This full color advertisement for Enna Jetticks (not a real person’s name, but “energetic” — a little branding joke) shows some shoes in gorgeous colors. It’s from the same copy of the Ladies’ Home Journal. The image of a chic young woman is a way of persuading women that Enna Jetticks are not “old lady shoes.

Enna Jetticks Shoe ad, Ladies' Home Journal, Oc.t 1936.

Enna Jetticks Shoe ad, Ladies’ Home Journal, Oct. 1936.

Enna Jetticks ad, top right, Oct. 1936.

Enna Jetticks shoe ad, top right, Oct. 1936. The shoe on the top harks back to 1920’s styles.

Enna Jetticks shoe ad, Oct. 1936. Bottom right.

Enna Jetticks shoe ad, Oct. 1936. Bottom right.

Enna Jetticks shoe ad, bottom left. Oct. 1936.

Enna Jetticks shoe ad, bottom left. Oct. 1936.

“. . . Shoes so comfortable that they require no difficult breaking in. For Enna Jetticks, you know, are designed for ease in the first place, and then they are thoroughly-hand flexed by master craftsmen before you ever try them on.”

“Sizes 1 to 12 and widths AAAAA to EEE. $5 and $6. Slightly higher in Canada.”

One Dress, Three Shoe Options

In December, the Woman’s Home Companion showed three different accessory choices for one claret colored dress, made from Companion-Butterick pattern 7115.

Companion-Butterick pattern 7115, December 1936. In claret colored silk, perfect for "holiday festivities."

Companion-Butterick pattern 7115, December 1936. In claret colored silk, perfect for “holiday festivities.”

Suggested accessories to wear with a claret colored silk dress. Dec. 1936.

Suggested accessories to wear with a claret colored silk dress. Woman’s Home Companion, Dec. 1936.

Black suede is shown on the model, but gray or dark brown shoes, bags, and gloves will provide “variety.”

Accessory description, Woman's Home Companion, December 1936.

Accessory description, Woman’s Home Companion, December 1936.

Both the Ladies’ Home Journal and the Woman’s Home Companion agreed that, with a wine-colored dress, black suede or dark gray shoes were appropriate.

For examples and illustrations of shoe styles such as “monk,” “sandal,” and “oxford” in the 1930’s, click here. Then scroll down for a vintage article defining styles.

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Filed under 1930s, bags, Companion-Butterick Patterns, Gloves, handbags, Hosiery, Hosiery & Stockings, Old Advertisements & Popular Culture, Purses, Shoes, Vintage Accessories

Up Like Little Soldiers: Wilson Garter for Children, 1917

Ad for Wilson Garter, Ladies' Home Journal, Sept. 1917.

Ad for Wilson Garter, Ladies’ Home Journal, Sept. 1917.

I want to share this advertisement for a couple of reasons. First, there may be a collector of vintage underthings who has one of these contraptions and will appreciate the identification.

The Wilson Garter for children and pregnant women. It supports the stockings from the shoulders instead of from the waist. LHJ ad, Sept. 1917.

The Wilson Garter for children and pregnant women. It supports the stockings from the shoulders instead of from the waist. LHJ ad, Sept. 1917.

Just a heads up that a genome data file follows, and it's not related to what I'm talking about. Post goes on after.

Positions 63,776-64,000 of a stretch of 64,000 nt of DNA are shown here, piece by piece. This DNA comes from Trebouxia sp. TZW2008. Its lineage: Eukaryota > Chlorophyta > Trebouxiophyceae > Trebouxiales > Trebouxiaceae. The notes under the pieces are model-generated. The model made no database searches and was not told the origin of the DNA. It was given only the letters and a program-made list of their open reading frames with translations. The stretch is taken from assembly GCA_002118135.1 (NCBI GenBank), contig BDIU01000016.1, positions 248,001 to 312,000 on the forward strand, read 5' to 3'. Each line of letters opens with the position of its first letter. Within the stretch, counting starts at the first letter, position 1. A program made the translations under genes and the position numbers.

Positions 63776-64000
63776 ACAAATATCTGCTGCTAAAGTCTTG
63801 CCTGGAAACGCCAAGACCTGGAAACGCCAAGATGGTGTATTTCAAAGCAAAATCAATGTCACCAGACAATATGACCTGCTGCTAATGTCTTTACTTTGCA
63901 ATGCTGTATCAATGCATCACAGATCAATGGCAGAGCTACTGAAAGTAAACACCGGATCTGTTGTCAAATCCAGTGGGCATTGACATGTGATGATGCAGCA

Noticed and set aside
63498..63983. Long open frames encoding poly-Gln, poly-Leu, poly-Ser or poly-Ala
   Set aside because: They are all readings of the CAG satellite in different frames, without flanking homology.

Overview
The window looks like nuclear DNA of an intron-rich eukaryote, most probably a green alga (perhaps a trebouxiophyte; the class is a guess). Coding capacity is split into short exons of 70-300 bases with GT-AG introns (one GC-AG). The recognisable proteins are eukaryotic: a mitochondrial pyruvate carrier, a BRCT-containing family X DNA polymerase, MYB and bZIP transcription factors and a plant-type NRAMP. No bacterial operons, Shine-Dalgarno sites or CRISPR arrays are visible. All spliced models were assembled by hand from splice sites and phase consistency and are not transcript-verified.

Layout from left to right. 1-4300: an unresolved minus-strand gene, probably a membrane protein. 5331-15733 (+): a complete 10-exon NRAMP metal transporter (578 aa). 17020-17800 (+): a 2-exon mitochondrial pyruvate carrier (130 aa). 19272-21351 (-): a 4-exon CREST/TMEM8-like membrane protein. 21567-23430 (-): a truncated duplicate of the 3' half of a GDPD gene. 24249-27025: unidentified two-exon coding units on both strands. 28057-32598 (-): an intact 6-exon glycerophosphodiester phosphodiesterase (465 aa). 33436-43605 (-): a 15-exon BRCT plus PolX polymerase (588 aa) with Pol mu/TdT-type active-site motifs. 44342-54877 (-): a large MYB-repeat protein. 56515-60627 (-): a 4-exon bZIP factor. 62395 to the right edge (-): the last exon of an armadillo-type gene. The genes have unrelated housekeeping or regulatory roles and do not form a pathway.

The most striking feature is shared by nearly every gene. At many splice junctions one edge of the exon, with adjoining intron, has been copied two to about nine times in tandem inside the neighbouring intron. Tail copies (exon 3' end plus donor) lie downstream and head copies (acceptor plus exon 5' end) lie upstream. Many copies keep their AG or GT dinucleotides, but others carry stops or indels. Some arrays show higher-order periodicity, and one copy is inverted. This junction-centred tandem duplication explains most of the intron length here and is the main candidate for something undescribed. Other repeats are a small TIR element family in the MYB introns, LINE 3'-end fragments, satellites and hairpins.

Second, it is just one more example of the way America’s entrance into World War I, in April of 1917, permeated American popular culture.

Wilson Cord and Slide Garters

“Up Like Little Soldiers — That’s how the Cord & Slide Wilson Garter allows children to grow — trim, graceful — all ginger. No more little rounded, stooping shoulders, and no more torn hose tops.

“For Boys and Girls, 1 to 16 years. Shoulder style like picture, slips on over head, white or black, 25 cents. Give Age.

“For Women, same style. Fine for home, athletic or Maternity wear, 50 cents. Bust sizes.”

Digression:  I feel I should explain a bit;  we live in an era when many people have never worn stockings. (Pantyhose are more popular, if less erotic, than individual thigh-high stockings worn with garter belts.)

When I wore my first garter belt in eighth grade, I was puzzled by ads — like this page from a 1958 Sears catalog — that showed the garters [suspenders] being worn over full petticoats — which would have flattened the petticoat absurdly. I had no mother to ask about this; finally an older girl explained that you actually wore the petticoat on top of the garter belt, but advertisers couldn’t show a garter belt attached to stocking tops over a bare thigh in family magazines.

Garter belts from Sears catalog, Fall 1958.

Garter belts from Sears catalog, Fall 1958. My first garter belt looked like K (bottom center), not P (the black one.) Back then, normal 12 year old girls did not wear black lace undies. However, if you wore stockings when dressed up, you needed a garter belt.

“Pull Up Your Socks!”

It’s hard to conceive of a time when active little children wore stockings instead of socks.

Fashions for boys, Ladies' Home Journal, Sept. 1917.

Fashions for boys, Ladies’ Home Journal, Sept. 1917.

Nevertheless, these little boys are wearing boots with spat-like contrast uppers (or possibly spats! see far right), over stockings probably made of cotton lisle, although wool was a possibility.

Ad for Buster Brown Shoes for Boys or Girls, Delineator, October 1917.

Ad for Buster Brown Shoes “For Boys — for Girls,” Delineator, Oct. 1917.

A poor boy receives a basket of food from a boy who is better off. Both wear stockings. Robert A. Graef illustration, Delineator, Nov. 1924.

A poor boy receives a basket of food from a boy who is better off. Both wear long stockings. Robert A. Graef illustration, Delineator, Nov. 1924.